i recently replaced one on my saab 95, but was curious on my 2001 volvo v40, the car that did not pass, 1st question is how many o2 sensors are on my car i found two in the engine, but is there one by the manifold and exhaust system. also can i clear the codes my self or diy project will it pass if i replace it or should i replace it then go to a mechanic to clear the codes which is a better bet, or do i just replace it my self, also how do you know which one is the bad o2 sensor
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2001 Volvo V40 Question: i recently went to the emisions facility, and i failed due to an oxygen sensor,
Answer #1PARTS GUY June 16, 2012, 13:01Master
There's no O2 sensor in the engine. They are only in the exhaust system.
You need to have the trouble codes retrieved from the computer. Post the codes here and we can help you more.
Replyjasonglinski, June 16, 2012, 23:22Rookie
i was looking at the two under the hood, they look fine , but my question is where would i find the others, and if i do with some help. How many are there.the code was po133 sensor circut low responce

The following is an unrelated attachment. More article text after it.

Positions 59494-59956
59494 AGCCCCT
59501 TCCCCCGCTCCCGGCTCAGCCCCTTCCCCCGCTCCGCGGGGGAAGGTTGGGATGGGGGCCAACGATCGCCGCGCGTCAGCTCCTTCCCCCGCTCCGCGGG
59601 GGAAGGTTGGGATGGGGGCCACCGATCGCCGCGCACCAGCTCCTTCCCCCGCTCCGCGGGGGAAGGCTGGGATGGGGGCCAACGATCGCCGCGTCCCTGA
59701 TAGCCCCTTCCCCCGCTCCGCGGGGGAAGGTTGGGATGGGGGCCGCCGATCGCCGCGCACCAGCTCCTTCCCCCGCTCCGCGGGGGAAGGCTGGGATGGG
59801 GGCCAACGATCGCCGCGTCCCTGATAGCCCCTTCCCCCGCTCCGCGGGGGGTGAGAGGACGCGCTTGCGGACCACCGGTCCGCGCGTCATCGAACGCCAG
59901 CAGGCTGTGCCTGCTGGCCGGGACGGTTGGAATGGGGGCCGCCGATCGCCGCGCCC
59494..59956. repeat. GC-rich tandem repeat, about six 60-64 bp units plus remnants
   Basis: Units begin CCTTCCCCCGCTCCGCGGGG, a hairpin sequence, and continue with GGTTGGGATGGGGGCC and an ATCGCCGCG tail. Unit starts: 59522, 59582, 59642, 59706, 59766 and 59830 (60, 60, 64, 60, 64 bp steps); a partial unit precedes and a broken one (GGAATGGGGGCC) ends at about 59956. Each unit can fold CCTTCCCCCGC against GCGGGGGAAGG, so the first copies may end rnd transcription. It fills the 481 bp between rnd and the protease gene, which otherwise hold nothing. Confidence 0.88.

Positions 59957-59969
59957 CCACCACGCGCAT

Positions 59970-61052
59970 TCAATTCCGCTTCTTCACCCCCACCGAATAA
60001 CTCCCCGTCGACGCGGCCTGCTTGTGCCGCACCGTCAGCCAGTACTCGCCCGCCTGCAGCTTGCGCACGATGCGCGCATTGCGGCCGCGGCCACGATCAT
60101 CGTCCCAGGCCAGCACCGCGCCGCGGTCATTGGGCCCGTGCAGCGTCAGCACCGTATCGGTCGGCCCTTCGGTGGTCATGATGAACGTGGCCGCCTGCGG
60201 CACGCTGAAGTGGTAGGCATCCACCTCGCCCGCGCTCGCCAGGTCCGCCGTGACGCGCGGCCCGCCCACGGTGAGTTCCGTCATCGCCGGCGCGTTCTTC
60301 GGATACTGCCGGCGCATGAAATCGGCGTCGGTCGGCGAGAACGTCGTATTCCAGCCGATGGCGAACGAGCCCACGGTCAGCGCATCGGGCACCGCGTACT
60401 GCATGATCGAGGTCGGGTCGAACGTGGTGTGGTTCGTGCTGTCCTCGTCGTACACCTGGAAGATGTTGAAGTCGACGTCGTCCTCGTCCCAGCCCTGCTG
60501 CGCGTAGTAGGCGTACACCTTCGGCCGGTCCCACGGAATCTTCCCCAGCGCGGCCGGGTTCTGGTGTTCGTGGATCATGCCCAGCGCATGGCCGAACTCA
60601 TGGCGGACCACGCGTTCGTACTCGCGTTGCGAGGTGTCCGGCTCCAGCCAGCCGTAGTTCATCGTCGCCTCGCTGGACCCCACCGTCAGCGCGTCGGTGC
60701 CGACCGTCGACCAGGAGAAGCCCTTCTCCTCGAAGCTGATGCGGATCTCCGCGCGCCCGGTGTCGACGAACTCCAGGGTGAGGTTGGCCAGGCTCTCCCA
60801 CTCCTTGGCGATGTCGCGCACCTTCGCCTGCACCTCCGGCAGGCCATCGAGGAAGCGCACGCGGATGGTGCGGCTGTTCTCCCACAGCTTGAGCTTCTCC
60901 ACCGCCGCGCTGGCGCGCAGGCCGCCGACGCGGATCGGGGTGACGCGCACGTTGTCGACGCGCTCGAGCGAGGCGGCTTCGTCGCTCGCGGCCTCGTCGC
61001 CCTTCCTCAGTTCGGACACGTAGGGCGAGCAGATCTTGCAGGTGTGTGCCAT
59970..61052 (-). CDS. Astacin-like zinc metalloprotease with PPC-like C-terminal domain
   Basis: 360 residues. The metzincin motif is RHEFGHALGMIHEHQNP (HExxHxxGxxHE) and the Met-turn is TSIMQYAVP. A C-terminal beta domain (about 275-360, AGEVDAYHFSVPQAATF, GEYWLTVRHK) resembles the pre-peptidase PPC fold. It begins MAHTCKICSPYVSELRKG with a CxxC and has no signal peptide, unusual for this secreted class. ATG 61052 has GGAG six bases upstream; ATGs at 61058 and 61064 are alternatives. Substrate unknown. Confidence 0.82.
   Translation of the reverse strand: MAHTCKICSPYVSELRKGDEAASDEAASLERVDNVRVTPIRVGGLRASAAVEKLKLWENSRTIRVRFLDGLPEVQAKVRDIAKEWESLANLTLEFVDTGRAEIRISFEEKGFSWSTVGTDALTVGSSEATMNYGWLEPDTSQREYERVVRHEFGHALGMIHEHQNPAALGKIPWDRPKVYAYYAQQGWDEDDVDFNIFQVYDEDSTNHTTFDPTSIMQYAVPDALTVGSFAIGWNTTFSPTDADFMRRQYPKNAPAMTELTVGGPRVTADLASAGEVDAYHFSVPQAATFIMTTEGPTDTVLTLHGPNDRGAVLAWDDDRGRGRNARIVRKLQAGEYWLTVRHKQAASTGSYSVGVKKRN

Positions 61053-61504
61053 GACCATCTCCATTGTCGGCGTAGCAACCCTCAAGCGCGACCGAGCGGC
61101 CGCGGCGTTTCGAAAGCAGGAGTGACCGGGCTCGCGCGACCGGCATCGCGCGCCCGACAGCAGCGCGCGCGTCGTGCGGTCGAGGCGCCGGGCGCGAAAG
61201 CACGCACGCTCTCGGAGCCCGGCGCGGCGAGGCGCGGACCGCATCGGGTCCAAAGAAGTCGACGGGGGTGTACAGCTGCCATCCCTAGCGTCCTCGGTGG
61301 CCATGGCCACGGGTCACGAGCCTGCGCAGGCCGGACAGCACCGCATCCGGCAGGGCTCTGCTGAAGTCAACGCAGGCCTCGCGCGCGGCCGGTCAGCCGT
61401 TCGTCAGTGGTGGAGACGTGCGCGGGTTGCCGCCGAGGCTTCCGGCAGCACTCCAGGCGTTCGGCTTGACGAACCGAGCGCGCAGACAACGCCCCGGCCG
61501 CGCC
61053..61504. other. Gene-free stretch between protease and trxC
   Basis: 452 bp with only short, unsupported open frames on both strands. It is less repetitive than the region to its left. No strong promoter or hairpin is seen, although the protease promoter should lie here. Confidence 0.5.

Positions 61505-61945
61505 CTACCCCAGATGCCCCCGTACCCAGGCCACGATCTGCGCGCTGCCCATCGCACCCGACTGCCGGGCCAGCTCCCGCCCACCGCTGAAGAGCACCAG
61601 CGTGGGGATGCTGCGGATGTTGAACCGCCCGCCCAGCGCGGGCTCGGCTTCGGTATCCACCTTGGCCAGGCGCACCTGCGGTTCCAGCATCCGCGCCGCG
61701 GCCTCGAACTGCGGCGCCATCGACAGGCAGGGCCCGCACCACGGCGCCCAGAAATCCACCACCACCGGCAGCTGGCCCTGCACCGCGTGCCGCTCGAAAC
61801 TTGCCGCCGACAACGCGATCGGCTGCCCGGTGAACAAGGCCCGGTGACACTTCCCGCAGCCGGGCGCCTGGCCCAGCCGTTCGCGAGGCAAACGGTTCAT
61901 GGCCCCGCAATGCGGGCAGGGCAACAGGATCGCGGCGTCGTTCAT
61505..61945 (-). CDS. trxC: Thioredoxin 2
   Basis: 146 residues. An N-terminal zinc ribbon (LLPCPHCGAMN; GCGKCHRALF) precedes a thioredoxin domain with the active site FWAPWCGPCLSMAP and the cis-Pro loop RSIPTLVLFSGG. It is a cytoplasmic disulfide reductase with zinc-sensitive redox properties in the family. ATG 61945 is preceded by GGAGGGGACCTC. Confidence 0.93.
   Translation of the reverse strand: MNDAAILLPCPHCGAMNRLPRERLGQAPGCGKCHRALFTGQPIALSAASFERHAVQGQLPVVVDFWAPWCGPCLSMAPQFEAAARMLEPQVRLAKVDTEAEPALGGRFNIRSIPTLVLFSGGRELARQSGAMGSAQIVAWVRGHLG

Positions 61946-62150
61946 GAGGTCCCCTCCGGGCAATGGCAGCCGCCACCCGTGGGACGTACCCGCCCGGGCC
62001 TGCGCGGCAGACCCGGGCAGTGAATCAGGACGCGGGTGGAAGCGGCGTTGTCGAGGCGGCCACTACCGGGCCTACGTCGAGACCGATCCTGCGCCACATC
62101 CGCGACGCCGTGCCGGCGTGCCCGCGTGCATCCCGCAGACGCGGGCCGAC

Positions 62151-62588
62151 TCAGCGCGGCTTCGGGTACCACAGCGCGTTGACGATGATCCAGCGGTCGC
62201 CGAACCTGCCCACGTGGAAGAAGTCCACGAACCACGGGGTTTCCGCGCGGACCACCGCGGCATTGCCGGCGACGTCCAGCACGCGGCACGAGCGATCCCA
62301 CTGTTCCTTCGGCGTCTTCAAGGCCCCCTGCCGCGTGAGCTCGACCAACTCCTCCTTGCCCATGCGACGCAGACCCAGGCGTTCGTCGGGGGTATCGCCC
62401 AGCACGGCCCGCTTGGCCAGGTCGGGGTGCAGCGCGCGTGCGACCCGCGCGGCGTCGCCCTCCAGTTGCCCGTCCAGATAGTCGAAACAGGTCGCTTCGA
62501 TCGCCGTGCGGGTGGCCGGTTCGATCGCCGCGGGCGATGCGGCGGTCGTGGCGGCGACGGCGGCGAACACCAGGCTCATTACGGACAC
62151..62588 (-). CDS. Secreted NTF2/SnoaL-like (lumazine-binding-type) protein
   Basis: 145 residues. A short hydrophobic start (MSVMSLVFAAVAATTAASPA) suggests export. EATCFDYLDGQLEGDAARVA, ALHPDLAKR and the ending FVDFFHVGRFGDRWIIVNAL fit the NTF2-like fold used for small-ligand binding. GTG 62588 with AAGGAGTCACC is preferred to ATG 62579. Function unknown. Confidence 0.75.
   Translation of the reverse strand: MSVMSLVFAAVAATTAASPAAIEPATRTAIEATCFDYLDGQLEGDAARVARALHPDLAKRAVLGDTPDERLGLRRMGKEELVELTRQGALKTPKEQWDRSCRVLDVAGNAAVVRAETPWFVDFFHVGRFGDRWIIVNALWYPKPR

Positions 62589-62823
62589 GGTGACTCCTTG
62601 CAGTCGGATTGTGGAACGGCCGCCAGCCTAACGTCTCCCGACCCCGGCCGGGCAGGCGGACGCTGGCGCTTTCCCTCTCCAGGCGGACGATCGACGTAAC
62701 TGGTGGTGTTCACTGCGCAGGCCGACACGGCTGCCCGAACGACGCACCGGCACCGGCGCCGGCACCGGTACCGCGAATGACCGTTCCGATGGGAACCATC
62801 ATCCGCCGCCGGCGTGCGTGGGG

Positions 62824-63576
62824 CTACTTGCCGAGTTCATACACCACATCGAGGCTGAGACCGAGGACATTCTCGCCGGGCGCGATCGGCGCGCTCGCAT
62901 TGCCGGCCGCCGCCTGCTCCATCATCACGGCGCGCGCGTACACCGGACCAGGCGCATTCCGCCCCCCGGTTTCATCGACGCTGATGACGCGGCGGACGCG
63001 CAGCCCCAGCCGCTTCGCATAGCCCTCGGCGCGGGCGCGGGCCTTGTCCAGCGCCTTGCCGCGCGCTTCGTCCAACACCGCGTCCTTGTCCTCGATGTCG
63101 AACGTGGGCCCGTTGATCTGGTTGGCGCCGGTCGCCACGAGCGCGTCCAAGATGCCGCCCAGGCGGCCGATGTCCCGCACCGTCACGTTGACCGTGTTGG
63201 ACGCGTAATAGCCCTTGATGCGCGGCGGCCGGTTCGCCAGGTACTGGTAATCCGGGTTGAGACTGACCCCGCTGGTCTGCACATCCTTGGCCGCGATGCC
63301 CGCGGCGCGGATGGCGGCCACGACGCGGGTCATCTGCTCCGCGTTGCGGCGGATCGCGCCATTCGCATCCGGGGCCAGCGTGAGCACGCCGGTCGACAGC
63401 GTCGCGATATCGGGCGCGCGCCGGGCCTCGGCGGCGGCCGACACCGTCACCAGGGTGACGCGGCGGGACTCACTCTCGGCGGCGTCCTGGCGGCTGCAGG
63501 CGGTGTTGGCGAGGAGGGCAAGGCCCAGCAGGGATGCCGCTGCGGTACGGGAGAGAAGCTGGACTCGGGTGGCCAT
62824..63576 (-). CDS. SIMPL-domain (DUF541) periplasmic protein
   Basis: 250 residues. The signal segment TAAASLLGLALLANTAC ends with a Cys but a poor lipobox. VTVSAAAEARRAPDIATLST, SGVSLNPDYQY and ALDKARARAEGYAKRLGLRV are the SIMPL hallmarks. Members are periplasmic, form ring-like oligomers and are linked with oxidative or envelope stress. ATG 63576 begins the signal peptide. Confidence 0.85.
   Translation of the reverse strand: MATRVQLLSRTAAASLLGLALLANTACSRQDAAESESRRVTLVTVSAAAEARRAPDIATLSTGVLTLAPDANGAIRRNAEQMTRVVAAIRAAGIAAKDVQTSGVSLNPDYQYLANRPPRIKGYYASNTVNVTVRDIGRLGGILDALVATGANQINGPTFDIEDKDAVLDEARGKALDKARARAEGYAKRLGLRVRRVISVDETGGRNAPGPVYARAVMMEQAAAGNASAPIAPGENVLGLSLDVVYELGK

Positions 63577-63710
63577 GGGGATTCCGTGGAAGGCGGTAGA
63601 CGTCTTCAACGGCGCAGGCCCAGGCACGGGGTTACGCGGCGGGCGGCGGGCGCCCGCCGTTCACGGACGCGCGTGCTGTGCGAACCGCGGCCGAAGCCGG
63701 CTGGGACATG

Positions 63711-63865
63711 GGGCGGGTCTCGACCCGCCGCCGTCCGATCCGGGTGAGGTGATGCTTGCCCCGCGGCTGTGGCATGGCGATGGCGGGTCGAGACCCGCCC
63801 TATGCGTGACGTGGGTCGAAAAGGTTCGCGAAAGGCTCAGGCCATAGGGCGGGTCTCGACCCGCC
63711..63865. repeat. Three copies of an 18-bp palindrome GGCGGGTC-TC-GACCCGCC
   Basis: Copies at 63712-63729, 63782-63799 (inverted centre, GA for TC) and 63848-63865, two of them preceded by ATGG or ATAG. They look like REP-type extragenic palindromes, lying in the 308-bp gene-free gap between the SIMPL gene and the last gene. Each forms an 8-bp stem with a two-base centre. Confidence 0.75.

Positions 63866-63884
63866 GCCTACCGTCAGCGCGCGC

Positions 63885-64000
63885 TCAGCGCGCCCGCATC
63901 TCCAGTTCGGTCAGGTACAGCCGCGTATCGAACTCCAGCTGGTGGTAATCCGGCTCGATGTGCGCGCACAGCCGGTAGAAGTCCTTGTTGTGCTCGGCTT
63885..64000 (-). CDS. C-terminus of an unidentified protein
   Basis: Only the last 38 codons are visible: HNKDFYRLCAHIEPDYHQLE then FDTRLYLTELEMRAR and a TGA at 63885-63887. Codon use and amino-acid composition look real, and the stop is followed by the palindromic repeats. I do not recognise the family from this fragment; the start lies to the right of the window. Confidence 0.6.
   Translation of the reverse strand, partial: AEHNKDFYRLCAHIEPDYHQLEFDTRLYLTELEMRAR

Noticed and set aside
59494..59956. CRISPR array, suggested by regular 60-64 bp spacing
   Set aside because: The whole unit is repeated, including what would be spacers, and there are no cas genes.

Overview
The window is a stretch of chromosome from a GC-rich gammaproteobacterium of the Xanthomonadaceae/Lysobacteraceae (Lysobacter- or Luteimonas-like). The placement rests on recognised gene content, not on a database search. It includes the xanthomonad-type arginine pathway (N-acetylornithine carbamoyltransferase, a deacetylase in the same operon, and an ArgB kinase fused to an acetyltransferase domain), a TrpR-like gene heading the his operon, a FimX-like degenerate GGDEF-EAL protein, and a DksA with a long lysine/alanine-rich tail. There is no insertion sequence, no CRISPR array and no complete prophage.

ReplyPARTS GUY, June 17, 2012, 05:26Master
Malfunction Indicator Light (MIL) lamp is on. P0133 (ECM-28) is set. The front O2 sensor has been replaced.
1. Review Tech-Net Note (TNN) 25-15.
2. Check for any exhaust, intake and vacuum leaks. Check the Fuel Pressure Regulator (FPR) for leakage into the vacuum line.
3. With a scan tool, check the O2 sensor operation for both front and rear sensors. If the rear O2 sensor seems to almost mimic the front sensor but at a slightly slower rate, recommend resetting Engine Control Module (ECM) fuel adaptation before condemning any parts.
4. Verify that the adaptor cable is installed for the front O2 sensor per TNN 25-16.
5. If unable to find any fault, recommend the Engine Control Module (ECM) software to be upgraded. This is per TNN 25-15. After downloading, the ECM adaptation will need to be reset. See TNN for the procedure.
Anytime a fuel trim or O2 sensor code is set, the adaptive data will likely have to be reset after repairing or you risk the code returning. Unhooking the battery usually does not work but has occasionally been successful. If you do, remove both battery cables and touch together for as long as you can. 8+ hours seems to work the best.
Reset Engine Control Unit (ECU): Needed dealer scan tool to reset adaptations.
P0133, cleaered codes and light on again in 3kms. O2 sensors scoped and are good condition, fuel trims ok, regulator ok. Tried ECM adaption 1st. No more code appearing. DEALER ONLY scan tool. tried launch, vedis no feature available,
Vehicle Description: 2001 Volvo S40 1.9L, Eng Des B4204T3, USA/Canada
Emission Test Failure
Check Engine Light (MIL)
ReplyJoeys48, December 11, 2014, 08:27Enthusiast
I went through the exact same scenario with my V40. Replaced O2 sensors several times. Finally, it was found that a software update was required. That solved the problem completely.